Wiring

The existing loom was a real mess, with some of the cloth sleeved wires cracked and flaking off, lots hacked and butchered by a previous owner and almost all of them under the bonnet joined…badly. A new loom would cost in the region of £400 but wouldn’t be suitable anyway because I intend to make some important upgrades.  The original loom had a grand total of two fuses which is clearly not suitable for a modern restoration. Also I’ll be replacing the dynamo and voltage regulator with a modern alternator, changing the amps gauge for a volts gauge as the old one cannot handle the alternator output current, adding a Hi-Fi system and amplifiers to match the one in my newer Jag, adding a reversing light and relocating the battery in the boot.  So clearly a ‘stock replacement’ wouldn’t be worth buying.  I’m no stranger to car electrics, well, at least the rudimentary wiring fitted in my early vehicles, so I intend to make my own wiring loom.  It looks to most people to be a complicated minefield, but when you break it down, each component has a single wire to supply a feed to it, with another to the ground of the chassis. Just deal with one wire at a time and you won’t go far wrong. I’ll be fitting a modern fuse box and relay box so the system will be much safer.  The cost of the wires however is always a stumbling point for bespoke looms, it’s not cheap as you need to have many different colours and a few different gauges. A better option is to buy a loom from a donor vehicle and strip it for the components.  I managed to get one from ebay from a high end Mercedes, so this obviously had all of the additional wiring for the extra features so was perfect.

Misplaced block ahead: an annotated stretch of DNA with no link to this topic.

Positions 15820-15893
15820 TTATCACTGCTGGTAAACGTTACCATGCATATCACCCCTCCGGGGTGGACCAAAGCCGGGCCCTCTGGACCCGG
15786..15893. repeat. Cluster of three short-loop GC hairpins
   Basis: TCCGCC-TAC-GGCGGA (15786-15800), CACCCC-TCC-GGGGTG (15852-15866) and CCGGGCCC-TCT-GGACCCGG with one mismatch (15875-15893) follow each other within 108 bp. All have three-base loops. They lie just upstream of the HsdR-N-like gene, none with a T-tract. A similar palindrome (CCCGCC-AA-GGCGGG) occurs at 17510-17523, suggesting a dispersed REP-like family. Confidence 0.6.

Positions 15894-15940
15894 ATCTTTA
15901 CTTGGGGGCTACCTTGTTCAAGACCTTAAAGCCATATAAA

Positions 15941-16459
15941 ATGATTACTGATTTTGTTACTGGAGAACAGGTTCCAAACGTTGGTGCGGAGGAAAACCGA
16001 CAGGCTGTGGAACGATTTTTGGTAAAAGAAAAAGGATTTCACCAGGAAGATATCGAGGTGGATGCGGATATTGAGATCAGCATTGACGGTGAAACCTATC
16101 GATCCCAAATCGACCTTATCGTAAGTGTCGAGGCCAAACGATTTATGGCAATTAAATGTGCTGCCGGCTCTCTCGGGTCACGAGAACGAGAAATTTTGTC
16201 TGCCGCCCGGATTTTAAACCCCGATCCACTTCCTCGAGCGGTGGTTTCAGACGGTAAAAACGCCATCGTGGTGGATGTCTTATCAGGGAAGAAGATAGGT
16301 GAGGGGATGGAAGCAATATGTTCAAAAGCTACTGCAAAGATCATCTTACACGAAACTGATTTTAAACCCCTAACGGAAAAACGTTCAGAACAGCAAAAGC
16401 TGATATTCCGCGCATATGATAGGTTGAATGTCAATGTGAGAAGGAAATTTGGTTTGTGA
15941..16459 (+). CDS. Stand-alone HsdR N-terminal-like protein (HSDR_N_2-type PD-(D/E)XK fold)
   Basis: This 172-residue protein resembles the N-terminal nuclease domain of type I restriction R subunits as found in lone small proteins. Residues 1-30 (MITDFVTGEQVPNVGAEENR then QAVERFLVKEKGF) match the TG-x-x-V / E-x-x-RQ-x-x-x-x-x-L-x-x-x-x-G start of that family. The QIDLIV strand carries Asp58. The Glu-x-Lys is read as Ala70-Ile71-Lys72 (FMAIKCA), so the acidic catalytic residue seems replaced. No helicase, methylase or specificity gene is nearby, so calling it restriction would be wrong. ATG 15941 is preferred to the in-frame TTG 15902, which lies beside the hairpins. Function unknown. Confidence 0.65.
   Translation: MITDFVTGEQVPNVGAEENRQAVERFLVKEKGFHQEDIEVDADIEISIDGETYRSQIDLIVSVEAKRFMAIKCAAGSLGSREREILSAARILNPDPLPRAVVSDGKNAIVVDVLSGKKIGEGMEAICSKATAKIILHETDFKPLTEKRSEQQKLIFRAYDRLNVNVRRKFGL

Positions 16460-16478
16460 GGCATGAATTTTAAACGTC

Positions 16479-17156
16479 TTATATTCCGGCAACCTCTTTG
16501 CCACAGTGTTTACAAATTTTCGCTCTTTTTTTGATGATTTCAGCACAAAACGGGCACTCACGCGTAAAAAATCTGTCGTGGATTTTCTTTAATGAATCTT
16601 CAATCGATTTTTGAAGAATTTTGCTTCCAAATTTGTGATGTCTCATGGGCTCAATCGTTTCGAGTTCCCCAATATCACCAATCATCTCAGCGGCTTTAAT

I spent a few hours stripping it down, and now I need to organise and categorise each one.